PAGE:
Last updated on 2012.12.05 by Frans Janssens
Checklist of the Collembola: Some notes on the Ultrastructure of the Cuticula. Formation

Frans Janssens, Department of Biology, University of Antwerp, Antwerp, B-2020, Belgium
Jean-Auguste Barra, Laboratoire de Zoologie, Université Louis Pasteur, Strasbourg, 67000, France
Luc De Bruyn, Department of Biology, University of Antwerp, Antwerp, B-2020, Belgium

This page is under construction.


We propose that the formation of the surface structure of the laminate cuticula of Collembola and more in particular that the formation of the regular hexagonal pattern of the surface of the epicuticula is based on an epidermal by exocytosis regulated receptor mediated deposition of lipocuticulin micellae.


Laminate Cuticula

The cuticula is formed as an inverse stack of polymer layers: the top layer is deposited first. Each layer is deposited by a receptor mediated exocytosis of in the Golgi apparatus synthesised lipoprotein micellae as described below. The lamination is caused by subsequent iterative synthesis and secretion cycles of the epidermis cells. Orientation of the polymerisation in the layers is random but consistent in each of the layers. This gives the cuticula its relative strength and rigidity.

Lipocuticulin Micella

The deposition of the cuticular layers is a dedicated specialisation of a much more general cell physiological process: the lipid transport mechanism. Lipid transport in intracellular and extracellular aquous fluids is made possible when fat droplets are surrounded by an amphipathic coating. The subspherical particles formed in such a way are called micellae. The basic structure of such a micella is a core of free fatty acids and glycerides that is coated with a monolayer of amphipathic phospholipids having their hydrophobe tails oriented towards the fatty core and their hydrophylic heads oriented to the aquous medium. In the phospholipid monolayer membrane of such micellae, proteins may be embedded. In this case the lipid micella is called a lipid-protein complex or lipoprotrein. Transmembrane proteins of lipoproteins are called apoproteins.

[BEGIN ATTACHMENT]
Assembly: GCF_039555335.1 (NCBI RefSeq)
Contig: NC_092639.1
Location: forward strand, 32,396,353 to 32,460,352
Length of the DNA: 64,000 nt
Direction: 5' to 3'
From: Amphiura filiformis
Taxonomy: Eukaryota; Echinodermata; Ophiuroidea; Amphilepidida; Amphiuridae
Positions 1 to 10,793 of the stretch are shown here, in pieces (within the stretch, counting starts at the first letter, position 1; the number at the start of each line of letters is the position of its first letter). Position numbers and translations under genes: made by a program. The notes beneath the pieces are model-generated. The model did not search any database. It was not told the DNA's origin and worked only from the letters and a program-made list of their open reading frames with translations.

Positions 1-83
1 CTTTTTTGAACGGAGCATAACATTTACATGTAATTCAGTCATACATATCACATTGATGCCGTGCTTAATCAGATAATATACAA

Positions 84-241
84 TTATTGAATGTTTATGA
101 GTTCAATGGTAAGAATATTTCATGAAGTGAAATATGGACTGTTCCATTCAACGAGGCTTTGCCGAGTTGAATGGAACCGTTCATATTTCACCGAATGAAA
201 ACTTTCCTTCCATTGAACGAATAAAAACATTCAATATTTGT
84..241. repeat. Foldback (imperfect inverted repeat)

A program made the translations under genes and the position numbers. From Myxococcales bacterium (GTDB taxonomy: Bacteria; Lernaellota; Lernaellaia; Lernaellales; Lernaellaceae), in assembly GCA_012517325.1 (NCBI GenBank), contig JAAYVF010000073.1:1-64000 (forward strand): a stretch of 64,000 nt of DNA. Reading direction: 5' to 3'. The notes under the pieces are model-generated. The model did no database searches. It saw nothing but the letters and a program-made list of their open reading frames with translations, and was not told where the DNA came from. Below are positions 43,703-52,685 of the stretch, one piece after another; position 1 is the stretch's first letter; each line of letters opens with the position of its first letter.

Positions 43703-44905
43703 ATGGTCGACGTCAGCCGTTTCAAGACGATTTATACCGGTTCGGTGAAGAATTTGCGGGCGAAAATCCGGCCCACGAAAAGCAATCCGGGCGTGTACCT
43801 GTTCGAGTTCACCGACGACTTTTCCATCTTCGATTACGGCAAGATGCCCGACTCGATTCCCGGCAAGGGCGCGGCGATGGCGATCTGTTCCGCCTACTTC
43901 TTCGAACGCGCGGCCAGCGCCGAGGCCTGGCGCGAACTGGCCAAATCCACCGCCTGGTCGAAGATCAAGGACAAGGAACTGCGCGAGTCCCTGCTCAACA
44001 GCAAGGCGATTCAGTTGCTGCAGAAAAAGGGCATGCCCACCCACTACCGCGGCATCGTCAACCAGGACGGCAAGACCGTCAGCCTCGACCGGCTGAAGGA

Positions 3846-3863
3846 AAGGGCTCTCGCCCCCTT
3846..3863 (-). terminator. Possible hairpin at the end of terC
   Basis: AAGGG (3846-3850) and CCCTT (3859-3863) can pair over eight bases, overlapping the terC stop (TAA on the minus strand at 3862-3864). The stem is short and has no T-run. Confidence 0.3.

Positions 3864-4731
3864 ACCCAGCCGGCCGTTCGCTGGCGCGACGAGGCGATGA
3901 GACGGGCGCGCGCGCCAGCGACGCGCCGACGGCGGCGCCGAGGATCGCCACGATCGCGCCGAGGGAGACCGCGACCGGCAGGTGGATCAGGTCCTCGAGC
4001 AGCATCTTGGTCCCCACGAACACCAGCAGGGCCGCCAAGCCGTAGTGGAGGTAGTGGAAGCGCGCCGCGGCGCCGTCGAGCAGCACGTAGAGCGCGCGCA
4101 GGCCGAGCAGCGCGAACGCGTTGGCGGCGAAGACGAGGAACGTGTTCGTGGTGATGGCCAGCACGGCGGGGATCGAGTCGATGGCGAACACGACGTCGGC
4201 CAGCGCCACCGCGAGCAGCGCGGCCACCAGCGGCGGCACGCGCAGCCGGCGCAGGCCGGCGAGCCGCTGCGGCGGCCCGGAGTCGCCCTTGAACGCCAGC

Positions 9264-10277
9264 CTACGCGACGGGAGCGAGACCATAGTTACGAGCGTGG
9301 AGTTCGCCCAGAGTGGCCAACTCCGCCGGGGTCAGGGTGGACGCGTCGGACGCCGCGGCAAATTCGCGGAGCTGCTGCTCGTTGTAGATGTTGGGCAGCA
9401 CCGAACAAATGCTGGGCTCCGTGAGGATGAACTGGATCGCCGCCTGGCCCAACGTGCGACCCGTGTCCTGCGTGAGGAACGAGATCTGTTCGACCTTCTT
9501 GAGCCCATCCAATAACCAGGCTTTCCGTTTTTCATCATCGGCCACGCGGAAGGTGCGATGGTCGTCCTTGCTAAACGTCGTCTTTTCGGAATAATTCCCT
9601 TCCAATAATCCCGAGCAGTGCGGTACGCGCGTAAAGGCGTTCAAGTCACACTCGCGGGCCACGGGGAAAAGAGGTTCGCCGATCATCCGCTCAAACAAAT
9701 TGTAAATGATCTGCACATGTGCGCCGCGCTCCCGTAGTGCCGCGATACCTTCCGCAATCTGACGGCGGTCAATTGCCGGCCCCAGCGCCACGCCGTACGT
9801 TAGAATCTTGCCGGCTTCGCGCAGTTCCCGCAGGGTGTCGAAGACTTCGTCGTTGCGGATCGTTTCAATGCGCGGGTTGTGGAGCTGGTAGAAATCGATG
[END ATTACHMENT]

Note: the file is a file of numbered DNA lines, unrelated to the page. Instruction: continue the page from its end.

Fig.lp. Schematic model of hypothetical lipocuticulin micella
Janssens, F. 2000.
A model of a lipid-cuticulin complex or lipocuticulin micella (Fig.lp), in which cuticulin is the transmembrane apoprotein of the particle, shows the core of glycerides (Gl), the cuticulin apoprotein (Apo), and the membrane of phospholipids (Pl) (the phospholipid monolayer is partly cut away to show the glyceride core). Based on observations of Barra, 1977:209,210,Fig.4B of the initially deposited epicuticula in Tomocerus minor, we can deduce that the size of the micella is about 15 to 20 nm.

Fig.lpm. Schematic section through hypothetical lipocuticulin micella
Janssens, F. 2000.
Fig.lpm represents a transversal section through a scaled reconstruction of a lipocuticulin micella that models in a stylistic way the binding sites of the apoprotein cuticulin. The transmembrane cuticulin forms two binding sites at opposite poles of the micella. Note that the cuticulin is transmicellar from top to bottom pole. The two sites serve a different function. The convex bottom binding site has two functions. Its primary function is to bind to a receptor that is integrated in the apical cell membrane by exocytosis of Golgi transport vesicles. In this function it serves as a device to deposit lipocuticulinar monolayers. Its secondary function is to bind to the upper binding site of another micella that is stacked underneath it. In this function it serves as a device to arrange in space subsequently stacked micella. The concave top binding site serves as a device to center the micella in line with the micella that is previously deposited: the concave opening fits around the convex protrusion of the upper micella.

In analogy with the above described lipoprotein model, other proteins may take the place of the apoprotein of the lipoprotrein to form lipid-protein complexes such as lipoarthropodin, liposclerotin or liporesilin that participate in the formation of the exocuticular and endocuticular layers.

Deposition of Initial Lipocuticulinar Layer